Published on January 10, 2023
Read Time: Four Minutes
If you haven’t already, you may soon notice new volunteers rounding at Phelps Health. These volunteers, complete with their official badges, are of the four-legged variety.
Crystal Lorah, director of Auxiliary and Volunteer Services at Phelps Health, is pleased to announce the arrival of therapy dogs to the healthcare organization. Crystal attended a conference a few years ago in Kansas City, Missouri, where therapy dogs were a topic, and she was excited to pitch the idea, when the time was right.
“There was great buy-in from senior leadership,” Crystal said. “Everyone has been excited to see this program come to life.”
The Phelps Health Pet Pals program’s main goals are to increase patient satisfaction and improve employee morale. Research has shown that animals can have a calming effect, reduce anxiety, and provide comfort and support at times when it is needed most.
Before entering a patient’s room or employee area, the handler will ask if it’s OK to visit and ensure that no one is allergic to dogs. The handler also will hold onto their dog’s leash at all times.
In November, the dogs made their first appearance at Phelps Health, visiting employees. At the beginning of the year, they added patient rooms to their weekly rounding.
Read on, to meet four new furry volunteers – and their handlers – making a difference at Phelps Health.
Susan Hinkle has been a volunteer with the Alliance of Therapy Dogs for over 20 years now. Ryder, a people-pleasing, 3-year-old golden retriever, is her fifth therapy dog.
In her two decades with the canine program, Susan has witnessed some amazing things.
“I’ve seen [a girl with an immobilizing disability] move her hands to pet one of the therapy dogs, a chocolate Lab,” Susan said. “I’ve also witnessed a nonverbal student reading to a therapy dog in a hallway at a local elementary.”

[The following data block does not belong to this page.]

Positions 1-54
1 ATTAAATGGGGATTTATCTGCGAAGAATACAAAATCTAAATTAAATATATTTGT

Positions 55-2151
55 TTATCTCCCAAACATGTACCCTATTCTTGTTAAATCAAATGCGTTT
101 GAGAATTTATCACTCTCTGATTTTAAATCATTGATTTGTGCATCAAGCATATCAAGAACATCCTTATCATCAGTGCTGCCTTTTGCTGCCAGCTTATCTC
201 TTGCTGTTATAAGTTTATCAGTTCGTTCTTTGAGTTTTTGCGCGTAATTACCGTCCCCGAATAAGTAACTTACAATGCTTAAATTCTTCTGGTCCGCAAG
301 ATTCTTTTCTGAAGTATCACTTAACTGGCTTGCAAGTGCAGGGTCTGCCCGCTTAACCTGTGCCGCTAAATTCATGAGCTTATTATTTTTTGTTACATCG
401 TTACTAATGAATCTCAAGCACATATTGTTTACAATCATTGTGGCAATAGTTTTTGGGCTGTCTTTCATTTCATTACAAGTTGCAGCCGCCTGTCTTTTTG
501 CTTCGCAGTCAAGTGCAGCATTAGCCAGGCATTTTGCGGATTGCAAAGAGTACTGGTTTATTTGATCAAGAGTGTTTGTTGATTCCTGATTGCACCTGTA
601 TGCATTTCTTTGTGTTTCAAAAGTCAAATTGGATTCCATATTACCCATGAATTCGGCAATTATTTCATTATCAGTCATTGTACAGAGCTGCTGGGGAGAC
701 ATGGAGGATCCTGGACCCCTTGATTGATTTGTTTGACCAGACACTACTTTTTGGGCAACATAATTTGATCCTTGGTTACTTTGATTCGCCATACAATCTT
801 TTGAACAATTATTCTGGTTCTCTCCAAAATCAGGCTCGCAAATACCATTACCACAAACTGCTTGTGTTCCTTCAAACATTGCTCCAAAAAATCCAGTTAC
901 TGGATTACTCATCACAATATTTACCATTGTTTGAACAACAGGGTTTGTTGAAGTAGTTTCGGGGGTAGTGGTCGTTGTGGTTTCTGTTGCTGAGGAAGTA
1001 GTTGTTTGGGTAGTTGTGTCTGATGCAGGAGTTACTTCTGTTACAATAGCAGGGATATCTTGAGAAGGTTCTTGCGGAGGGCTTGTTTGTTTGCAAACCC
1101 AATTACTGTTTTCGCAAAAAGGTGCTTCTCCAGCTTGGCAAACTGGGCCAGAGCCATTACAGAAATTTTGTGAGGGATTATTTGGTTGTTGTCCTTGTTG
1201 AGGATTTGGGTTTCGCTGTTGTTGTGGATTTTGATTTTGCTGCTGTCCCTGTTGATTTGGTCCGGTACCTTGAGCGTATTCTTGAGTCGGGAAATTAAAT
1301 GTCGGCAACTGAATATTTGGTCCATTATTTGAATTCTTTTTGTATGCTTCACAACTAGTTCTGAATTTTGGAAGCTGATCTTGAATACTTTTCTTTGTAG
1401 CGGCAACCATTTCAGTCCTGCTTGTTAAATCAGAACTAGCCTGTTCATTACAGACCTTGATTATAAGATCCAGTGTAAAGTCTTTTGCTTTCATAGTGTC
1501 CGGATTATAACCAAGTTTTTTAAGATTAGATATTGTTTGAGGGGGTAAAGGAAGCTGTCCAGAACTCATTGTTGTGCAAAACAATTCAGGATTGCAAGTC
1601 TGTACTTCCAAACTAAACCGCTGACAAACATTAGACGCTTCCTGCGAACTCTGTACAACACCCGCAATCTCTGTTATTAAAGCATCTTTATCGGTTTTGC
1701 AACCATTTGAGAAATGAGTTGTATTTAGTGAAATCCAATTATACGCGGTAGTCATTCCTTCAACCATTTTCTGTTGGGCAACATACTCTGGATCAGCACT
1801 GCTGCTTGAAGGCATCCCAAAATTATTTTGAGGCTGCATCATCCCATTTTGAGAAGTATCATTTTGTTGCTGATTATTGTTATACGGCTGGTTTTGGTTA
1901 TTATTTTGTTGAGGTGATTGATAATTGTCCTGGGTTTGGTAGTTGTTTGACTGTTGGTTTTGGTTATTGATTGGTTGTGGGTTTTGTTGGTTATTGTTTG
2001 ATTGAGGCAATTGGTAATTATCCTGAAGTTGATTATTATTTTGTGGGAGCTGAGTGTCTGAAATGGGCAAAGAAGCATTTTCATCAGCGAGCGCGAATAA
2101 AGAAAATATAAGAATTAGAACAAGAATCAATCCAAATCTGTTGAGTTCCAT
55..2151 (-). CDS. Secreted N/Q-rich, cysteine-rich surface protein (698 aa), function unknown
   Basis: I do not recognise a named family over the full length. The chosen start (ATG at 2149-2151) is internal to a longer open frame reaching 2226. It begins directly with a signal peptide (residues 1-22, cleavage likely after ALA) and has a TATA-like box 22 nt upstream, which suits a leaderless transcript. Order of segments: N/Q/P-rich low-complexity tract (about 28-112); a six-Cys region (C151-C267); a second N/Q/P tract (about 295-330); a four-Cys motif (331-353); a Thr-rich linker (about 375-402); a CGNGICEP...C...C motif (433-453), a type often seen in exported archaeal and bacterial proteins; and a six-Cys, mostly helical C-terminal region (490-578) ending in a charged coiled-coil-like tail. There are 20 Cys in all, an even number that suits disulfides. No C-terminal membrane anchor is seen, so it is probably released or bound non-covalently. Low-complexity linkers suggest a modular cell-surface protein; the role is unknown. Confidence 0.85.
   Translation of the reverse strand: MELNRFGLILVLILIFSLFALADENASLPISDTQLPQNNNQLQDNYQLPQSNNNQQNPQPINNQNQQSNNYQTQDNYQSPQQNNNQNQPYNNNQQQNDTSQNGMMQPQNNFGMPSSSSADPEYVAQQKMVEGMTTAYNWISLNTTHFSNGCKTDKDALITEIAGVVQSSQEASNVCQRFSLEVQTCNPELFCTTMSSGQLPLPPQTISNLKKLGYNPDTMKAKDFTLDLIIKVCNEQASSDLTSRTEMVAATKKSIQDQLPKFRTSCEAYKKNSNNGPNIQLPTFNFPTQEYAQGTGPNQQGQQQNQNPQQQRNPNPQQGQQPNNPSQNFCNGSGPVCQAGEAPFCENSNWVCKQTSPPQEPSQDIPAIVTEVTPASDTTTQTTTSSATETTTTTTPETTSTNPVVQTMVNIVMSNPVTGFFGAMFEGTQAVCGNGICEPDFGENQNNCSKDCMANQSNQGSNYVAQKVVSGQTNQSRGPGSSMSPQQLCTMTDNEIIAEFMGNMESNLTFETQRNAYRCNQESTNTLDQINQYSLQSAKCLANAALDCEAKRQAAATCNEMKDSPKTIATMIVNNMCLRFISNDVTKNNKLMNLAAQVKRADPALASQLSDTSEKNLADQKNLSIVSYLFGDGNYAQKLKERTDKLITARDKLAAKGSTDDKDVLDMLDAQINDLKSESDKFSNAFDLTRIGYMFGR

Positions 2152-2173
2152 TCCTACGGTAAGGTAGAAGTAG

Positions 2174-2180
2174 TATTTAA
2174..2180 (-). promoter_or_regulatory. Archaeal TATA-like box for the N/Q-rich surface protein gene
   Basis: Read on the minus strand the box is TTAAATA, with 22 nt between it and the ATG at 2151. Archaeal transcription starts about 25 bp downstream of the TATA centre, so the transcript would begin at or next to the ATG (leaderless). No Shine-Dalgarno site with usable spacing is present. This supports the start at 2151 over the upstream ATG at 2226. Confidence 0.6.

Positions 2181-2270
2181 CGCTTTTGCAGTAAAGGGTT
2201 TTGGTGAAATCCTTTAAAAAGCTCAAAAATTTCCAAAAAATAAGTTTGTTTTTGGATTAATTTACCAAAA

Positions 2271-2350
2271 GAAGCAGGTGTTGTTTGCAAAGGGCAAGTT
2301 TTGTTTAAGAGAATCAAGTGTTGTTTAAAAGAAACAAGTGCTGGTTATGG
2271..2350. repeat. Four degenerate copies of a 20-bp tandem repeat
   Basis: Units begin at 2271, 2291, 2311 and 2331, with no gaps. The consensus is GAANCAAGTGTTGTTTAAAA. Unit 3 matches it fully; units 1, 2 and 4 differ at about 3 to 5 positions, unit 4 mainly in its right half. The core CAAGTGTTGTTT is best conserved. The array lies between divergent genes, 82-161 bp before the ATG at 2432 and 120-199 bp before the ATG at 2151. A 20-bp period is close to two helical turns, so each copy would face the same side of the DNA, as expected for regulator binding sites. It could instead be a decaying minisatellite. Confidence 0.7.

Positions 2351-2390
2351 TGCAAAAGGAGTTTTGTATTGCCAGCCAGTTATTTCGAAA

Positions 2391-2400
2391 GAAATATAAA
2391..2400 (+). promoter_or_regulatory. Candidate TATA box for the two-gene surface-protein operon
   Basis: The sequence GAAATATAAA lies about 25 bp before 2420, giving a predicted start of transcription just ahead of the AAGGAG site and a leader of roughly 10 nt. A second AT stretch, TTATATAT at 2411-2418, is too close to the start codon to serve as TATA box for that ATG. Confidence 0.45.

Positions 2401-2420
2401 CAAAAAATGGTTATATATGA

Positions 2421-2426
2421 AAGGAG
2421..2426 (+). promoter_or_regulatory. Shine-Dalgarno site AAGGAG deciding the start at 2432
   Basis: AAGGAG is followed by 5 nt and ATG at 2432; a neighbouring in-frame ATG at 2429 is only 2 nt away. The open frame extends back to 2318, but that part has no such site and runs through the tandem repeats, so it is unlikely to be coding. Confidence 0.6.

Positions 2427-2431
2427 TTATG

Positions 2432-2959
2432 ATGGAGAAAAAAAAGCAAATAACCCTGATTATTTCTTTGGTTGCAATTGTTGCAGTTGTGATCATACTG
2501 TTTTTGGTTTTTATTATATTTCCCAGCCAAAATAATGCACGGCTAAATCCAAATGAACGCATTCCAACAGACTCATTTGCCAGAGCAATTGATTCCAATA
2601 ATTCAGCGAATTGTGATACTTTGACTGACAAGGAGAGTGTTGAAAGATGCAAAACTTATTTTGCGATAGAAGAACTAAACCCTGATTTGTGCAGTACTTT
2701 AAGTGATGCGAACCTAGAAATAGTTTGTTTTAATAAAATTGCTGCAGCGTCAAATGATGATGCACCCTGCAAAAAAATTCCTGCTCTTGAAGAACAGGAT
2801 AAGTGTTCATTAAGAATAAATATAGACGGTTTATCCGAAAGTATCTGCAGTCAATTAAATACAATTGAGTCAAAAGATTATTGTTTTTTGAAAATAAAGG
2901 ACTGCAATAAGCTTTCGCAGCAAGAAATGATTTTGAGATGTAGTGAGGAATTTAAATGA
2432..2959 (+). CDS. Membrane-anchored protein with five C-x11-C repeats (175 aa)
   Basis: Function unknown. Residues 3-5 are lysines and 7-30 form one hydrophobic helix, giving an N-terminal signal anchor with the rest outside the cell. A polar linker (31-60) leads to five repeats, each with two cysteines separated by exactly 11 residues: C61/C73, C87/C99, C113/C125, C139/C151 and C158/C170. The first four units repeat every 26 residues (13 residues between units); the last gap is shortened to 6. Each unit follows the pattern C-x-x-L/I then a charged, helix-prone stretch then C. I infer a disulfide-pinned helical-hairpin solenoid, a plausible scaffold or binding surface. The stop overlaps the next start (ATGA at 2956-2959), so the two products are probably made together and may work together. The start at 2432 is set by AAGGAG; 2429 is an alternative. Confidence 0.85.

Susan’s current therapy dog is a graduate of several obedience classes, including Canine Good Citizen, an American Kennel Club program. Prior to volunteering at the hospital, Ryder visited nursing homes, different schools in Rolla, and parole and probation officers.
Ryder and his handler delight in bringing love to people, wherever they may be. Ryder’s hobbies include swimming, playing ball, napping and of course, eating.
“Ryder is extremely food motivated,” Susan said, laughing. “He loves to clean my fridge out but can’t right now. Our vet says he’s supposed to be on a diet.”
In addition to being a dog handler, Susan also is certified to test therapy dogs. She has given her stamp of approval to all of the dogs involved in the new Phelps Health program.
Meet Luke Skybarker
About 8 years ago, Audrey Vail, the wife of Phelps Health Internal Medicine Physician Chad Vail, DO, FACOI, was involved in a car accident that landed her in Acute Rehab at Phelps Health for 8 weeks. Tragically, she lost her 9-month-old German shepherd puppy in the wreck.
Insert Jack, an aptly-named Jack Russell terrier, who came to visit Audrey in rehab as she recovered physically and emotionally. This overwhelmingly positive experience inspired Audrey, who also teaches nursing classes at Phelps Health, to one day have her own therapy dog.